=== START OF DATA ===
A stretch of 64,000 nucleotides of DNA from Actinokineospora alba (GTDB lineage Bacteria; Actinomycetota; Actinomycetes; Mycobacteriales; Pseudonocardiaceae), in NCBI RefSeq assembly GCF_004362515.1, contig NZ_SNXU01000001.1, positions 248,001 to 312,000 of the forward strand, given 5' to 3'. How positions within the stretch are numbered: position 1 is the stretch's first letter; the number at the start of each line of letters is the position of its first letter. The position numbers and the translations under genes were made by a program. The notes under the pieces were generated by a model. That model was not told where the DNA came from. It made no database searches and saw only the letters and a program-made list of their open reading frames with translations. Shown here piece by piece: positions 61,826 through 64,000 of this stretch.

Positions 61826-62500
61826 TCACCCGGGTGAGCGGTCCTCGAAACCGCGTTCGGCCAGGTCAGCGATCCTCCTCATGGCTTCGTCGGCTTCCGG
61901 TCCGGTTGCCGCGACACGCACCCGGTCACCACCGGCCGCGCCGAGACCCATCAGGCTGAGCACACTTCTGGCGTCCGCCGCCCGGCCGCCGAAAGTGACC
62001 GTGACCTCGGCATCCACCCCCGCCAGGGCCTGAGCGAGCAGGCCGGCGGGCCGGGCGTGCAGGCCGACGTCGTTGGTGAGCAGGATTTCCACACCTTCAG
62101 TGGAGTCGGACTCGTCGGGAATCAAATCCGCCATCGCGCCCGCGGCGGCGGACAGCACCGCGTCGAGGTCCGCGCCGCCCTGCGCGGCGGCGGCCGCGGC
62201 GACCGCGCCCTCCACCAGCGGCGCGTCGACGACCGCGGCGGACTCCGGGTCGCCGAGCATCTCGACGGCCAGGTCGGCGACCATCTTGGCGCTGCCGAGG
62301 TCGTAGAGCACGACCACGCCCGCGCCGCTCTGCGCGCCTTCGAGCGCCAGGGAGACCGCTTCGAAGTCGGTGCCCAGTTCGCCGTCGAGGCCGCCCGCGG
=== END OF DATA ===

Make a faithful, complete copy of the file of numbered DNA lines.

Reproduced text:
A stretch of 64,000 nucleotides of DNA from Actinokineospora alba (GTDB lineage Bacteria; Actinomycetota; Actinomycetes; Mycobacteriales; Pseudonocardiaceae), in NCBI RefSeq assembly GCF_004362515.1, contig NZ_SNXU01000001.1, positions 248,001 to 312,000 of the forward strand, given 5' to 3'. How positions within the stretch are numbered: position 1 is the stretch's first letter; the number at the start of each line of letters is the position of its first letter. The position numbers and the translations under genes were made by a program. The notes under the pieces were generated by a model. That model was not told where the DNA came from. It made no database searches and saw only the letters and a program-made list of their open reading frames with translations. Shown here piece by piece: positions 61,826 through 64,000 of this stretch.

Positions 61826-62500
61826 TCACCCGGGTGAGCGGTCCTCGAAACCGCGTTCGGCCAGGTCAGCGATCCTCCTCATGGCTTCGTCGGCTTCCGG
61901 TCCGGTTGCCGCGACACGCACCCGGTCACCACCGGCCGCGCCGAGACCCATCAGGCTGAGCACACTTCTGGCGTCCGCCGCCCGGCCGCCGAAAGTGACC
62001 GTGACCTCGGCATCCACCCCCGCCAGGGCCTGAGCGAGCAGGCCGGCGGGCCGGGCGTGCAGGCCGACGTCGTTGGTGAGCAGGATTTCCACACCTTCAG
62101 TGGAGTCGGACTCGTCGGGAATCAAATCCGCCATCGCGCCCGCGGCGGCGGACAGCACCGCGTCGAGGTCCGCGCCGCCCTGCGCGGCGGCGGCCGCGGC
62201 GACCGCGCCCTCCACCAGCGGCGCGTCGACGACCGCGGCGGACTCCGGGTCGCCGAGCATCTCGACGGCCAGGTCGGCGACCATCTTGGCGCTGCCGAGG
62301 TCGTAGAGCACGACCACGCCCGCGCCGCTCTGCGCGCCTTCGAGCGCCAGGGAGACCGCTTCGAAGTCGGTGCCCAGTTCGCCGTCGAGGCCGCCCGCGG